When installed properly, concrete is one of the most durable and long-lasting products you can use around your home because of its terrific compression strength. However, concrete has low tensile strength, and when the ground settles/expands/recedes(which is often the case on the Front Range of Colorado), that “inflexibility” results in cracking.
Durable, high-strength, and crack-resistant concrete occurs when all conditions are right.
Often we see simple settlement cracks. Even though concrete is extremely durable, it’s hard to find a Front Range Driveway that doesn’t have at least one crack in it.
WHY CONCRETE CRACKS
1. EXCESS WATER IN THE MIX
Concrete does not require much water to achieve maximum strength; however, much of the concrete used in residential pours tend to have too much water added to the concrete on the job site. This water is added to make the concrete easier to install. This excess water will, however, reduce the final strength of the concrete by up to 200psi per gallon per cubic yard.
Shrinkage is another common reason for cracking. As concrete hardens and dries, it shrinks. This is due to the evaporation of excess mixing water. The wetter or soupier the concrete mix, the greater the shrinkage. To battle both of these water issues, we always limit the use of onsite water to one gallon per cubic yard of concrete. After pouring thousands of driveways, we have learned this is the optimal amount of water in the front range.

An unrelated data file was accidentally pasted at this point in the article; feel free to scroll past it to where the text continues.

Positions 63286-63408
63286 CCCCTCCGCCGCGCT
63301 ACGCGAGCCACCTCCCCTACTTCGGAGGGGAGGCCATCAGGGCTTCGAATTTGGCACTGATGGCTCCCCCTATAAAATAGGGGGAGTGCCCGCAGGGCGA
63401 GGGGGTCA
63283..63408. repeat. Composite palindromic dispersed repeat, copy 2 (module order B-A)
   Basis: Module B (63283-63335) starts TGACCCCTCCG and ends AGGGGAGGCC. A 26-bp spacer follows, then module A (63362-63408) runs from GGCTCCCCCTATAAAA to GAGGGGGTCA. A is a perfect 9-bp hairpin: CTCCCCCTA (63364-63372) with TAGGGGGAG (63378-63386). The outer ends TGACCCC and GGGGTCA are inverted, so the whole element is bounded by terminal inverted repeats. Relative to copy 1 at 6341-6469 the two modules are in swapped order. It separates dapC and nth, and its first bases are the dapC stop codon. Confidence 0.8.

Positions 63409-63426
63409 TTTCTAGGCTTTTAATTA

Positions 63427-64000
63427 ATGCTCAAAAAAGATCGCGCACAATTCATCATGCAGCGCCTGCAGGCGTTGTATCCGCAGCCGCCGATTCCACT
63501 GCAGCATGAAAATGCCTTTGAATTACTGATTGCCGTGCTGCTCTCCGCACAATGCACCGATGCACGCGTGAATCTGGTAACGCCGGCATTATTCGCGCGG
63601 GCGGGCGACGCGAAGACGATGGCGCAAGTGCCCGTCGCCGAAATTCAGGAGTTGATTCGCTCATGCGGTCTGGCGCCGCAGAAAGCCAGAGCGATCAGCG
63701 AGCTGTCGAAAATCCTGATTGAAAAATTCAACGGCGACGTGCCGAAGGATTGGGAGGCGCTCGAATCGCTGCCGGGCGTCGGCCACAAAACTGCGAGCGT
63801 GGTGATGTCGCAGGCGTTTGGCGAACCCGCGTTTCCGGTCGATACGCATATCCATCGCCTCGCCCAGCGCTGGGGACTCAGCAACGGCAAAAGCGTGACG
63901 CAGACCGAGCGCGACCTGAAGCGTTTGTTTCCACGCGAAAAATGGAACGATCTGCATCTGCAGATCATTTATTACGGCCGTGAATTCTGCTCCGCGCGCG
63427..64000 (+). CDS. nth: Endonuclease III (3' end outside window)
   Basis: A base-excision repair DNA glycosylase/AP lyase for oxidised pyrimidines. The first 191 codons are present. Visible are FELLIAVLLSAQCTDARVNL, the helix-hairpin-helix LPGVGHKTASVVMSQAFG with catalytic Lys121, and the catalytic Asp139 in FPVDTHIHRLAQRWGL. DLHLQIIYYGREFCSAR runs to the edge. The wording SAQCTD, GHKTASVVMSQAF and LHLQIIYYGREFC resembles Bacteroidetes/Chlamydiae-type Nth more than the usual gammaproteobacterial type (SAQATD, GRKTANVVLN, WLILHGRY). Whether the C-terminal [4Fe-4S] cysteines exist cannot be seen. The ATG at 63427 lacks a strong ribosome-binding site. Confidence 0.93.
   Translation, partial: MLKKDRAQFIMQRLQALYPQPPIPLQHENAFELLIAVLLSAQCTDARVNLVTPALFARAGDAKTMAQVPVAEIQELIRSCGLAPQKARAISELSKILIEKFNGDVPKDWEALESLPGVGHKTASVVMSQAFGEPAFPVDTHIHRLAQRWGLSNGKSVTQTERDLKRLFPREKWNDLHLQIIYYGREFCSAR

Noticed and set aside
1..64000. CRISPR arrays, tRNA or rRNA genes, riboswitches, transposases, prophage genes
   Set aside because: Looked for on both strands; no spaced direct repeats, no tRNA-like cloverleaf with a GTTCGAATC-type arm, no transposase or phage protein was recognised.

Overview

2. CONCRETE DRYING TOO FAST
Rapid drying of the slab will significantly increase the possibility of cracking – a common problem in less humid locations like Colorado. The chemical reaction, which causes concrete to go from a liquid or plastic state (or a solid-state), requires water. This chemical reaction, or hydration, continues to occur for days and weeks after you pour the concrete. If the concrete is not properly hydrated, you can develop cracks in your driveway.
We always recommend using curing sealers to limit the release of moisture from your driveway. Curing sealers trap the moisture in the concrete and keep it from escaping in the dry Colorado air.
3. IMPROPER STRENGTH CONCRETE POURED ON THE JOB
A weak pound per square inch (psi) can lead to significant cracking. It’s also an easy way to cut costs on a driveway. But you get what you pay for. The recommended psi for concrete in Colorado is 4000psi. Anything less than that, and your driveway could develop cracks. We design all residential flatwork mixes with 4500psi concrete. This allows our driveway crew to add a little water to the mixture if needed and still exceed the minimum recommendation for driveways in Colorado.
4. LACK OF CONTROL JOINTS (IN CONCRETE SLAB).
In a concrete slab, control joints help the concrete crack where you want it to. Since it’s almost impossible to install concrete driveways in Denver that do not crack, control joint design is critical. Traditional methods suggest the joints should be 1/4 of the thickness of the slab and no more than 2-3 times (in feet) of the thickness of the concrete (in inches). So a 4-inch concrete slab should have joints 8-12 feet apart. We design all our driveways in Denver and our garage floors with joints no more than 8′ apart. Whenever possible we try to get down to 6 feet if we can.